However, I think this new behavior might be leading me down a dark path.  I recently found myself in an extremely frustrating situation in terms of a scholarship application (see mar. 11th entry).  I knew, even as I wrote a myriad of emails to various people with more power than myself who had little chance of investment in my situation, that it was annoying and I shouldn’t be doing it; that there was one person out there handling thousands of scholarship materials who didn’t have time to feel bad or change policies for me, and I was probably really pissing her off.  Also I generally don’t believe in bending the rules for someone who I perceive as having screwed up because what kind of message does that send?  But I did it.  I kept going.  I was so sure.  But ultimately, my application will remain unconsidered because of bad timing (mostly on their part, but probably a little on mine, and definitely on my coworker’s), and I feel pretty bad about how annoying I was to her.

But the truth is, I did it, and I’m cool with it.  Is this what it’s like to grow up?   Am I becoming Peter Panning, losing touch not only with my childish sense of adventure but also my teenage self who remembers the trials and tribulations of working in the service industry?  It’s pretty much my biggest nightmare to become Peter Panning, actually.  What is the solution here?  Is it maybe to get a dog, and name him Rufio?


Rufio would cut an attitude like mine to pieces!


just like this!

I don’t really believe in those “30 before 30” lists; I’ve spent enough of my life equating certain milestones with death (graduation, marriage) to know that those things are really nothing like death, and real life might be right on the other side of them. Or at least, something way cooler than what I’ve got going on now (not that what I have going on right now isn’t already way cool; it’s actually the result of many milestones, each of which had something way cooler on the other side). Also, I find that as you get older you can get away with more; going to bed at 8 on Friday, wearing a crazyass fake fur coat, spending a day reading comic books. Yeah, I did all that stuff when I was younger, too, but more people were like “Really? You’re doing that? You really think that’s a great idea?” But now that 30 is around the corner, people are like “well, you have an education and a job (and as much as I don’t like to believe this, having a husband contributes to this cred also) so I guess your decisions are your own” and I’m all “yes I am going to make a blanket fort on the porch and wear bright colors! These are the decisions I’m going to make and enjoy an extreme amount!” and no one says anything.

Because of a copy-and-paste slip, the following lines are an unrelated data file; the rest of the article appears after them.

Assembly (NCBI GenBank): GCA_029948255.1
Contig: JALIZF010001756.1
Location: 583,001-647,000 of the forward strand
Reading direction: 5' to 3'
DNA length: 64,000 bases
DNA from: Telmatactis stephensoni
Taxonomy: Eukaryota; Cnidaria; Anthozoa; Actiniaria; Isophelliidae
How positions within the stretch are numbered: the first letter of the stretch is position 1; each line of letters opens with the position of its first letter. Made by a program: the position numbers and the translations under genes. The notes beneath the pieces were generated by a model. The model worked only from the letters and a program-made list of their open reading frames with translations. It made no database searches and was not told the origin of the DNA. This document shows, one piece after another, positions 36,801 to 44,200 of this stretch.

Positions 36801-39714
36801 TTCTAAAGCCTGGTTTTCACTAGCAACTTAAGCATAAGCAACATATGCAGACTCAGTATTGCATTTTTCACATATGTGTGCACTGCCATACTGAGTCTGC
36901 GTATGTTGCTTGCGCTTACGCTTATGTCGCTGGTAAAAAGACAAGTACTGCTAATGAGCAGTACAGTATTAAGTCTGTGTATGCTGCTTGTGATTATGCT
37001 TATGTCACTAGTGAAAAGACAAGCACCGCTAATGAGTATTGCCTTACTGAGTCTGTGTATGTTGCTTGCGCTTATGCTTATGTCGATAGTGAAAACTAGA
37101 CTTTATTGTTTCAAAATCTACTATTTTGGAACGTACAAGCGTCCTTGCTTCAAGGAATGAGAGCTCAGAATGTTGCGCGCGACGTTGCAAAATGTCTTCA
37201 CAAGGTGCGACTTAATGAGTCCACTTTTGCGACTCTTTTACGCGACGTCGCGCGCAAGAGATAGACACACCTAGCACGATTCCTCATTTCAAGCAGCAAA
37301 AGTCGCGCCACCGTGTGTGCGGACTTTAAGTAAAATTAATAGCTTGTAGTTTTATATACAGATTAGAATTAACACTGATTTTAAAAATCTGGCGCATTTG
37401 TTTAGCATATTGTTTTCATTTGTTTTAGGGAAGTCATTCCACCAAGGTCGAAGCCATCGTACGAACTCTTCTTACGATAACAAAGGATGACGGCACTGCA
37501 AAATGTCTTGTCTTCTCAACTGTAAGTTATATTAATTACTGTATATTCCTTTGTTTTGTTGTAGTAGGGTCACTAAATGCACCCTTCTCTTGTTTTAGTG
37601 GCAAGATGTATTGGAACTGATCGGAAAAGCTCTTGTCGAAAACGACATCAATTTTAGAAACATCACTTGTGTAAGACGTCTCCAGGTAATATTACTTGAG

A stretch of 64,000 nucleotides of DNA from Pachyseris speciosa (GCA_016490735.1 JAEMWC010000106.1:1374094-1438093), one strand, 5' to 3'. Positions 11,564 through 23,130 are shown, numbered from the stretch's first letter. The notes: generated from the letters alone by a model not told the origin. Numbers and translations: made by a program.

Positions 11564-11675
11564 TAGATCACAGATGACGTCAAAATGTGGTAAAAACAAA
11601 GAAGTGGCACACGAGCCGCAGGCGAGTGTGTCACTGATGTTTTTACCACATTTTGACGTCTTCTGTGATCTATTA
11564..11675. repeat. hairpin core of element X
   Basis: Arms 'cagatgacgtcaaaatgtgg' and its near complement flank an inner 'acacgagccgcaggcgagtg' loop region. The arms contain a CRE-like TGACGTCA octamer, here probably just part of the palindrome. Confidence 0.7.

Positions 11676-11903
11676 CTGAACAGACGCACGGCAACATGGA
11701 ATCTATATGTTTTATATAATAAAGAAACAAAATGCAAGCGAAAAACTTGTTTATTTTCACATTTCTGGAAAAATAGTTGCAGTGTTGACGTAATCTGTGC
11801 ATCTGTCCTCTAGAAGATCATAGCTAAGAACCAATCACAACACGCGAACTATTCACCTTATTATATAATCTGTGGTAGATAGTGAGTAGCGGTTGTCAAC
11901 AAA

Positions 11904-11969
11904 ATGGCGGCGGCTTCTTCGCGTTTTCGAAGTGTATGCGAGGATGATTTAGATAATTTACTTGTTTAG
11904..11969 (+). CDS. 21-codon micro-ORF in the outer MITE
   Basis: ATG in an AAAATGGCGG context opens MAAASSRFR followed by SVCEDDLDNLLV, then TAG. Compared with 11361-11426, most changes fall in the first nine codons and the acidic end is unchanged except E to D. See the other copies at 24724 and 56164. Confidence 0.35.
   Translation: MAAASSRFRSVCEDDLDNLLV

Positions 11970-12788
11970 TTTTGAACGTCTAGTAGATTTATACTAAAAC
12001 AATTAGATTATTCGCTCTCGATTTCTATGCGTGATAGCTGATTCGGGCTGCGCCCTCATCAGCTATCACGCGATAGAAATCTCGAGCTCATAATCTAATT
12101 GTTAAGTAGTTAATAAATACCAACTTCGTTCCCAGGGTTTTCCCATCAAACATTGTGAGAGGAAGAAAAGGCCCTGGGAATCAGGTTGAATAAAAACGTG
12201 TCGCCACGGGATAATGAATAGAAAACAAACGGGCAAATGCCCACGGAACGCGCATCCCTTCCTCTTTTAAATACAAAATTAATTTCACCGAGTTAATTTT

Maybe with a few more years under my belt, they may begin to celebrate me as a visionary! Probably not, but I’m cool with being a teenager’s weird older cousin or whatever.

That said, there are certain things that I would really, really like to do in my life with Howard. I don’t have any deadlines for them; probably just when we have the money. In no particular order:

– go to a comic-con

– travel to africa and stay at Giraffe Manor, all waking up in the morning with a giraffe looking in the window (in my fantasy, I wake up first for ONCE and gently shake Howard awake, and we tiptoe over to the window and pet the giraffe who bows lion king style)

– get more tattoos

– go on an Alaskan cruise

– meet PeeWee Herman

– finish Infinite Jest (not expensive, but something I find particularly hard)

– go to the moon, or at least ride in a submarine

space illustration

Just like this, right?

life aquatic

Just like this!













At LEAST a submarine.  At LEAST.


Yesterday was a DAY financially. First, we realized that going to a friend’s wedding in Sweden this summer would eat up a disgusting chunk of our $$$. Second, I was told that because of a series of administrative flubs, my application for four scholarships – which I toiled over, spent money to get my transcripts sent for, and purchased an organizational membership to legitimize – would not be considered.  First world problems, I get it, but still problems.  To me.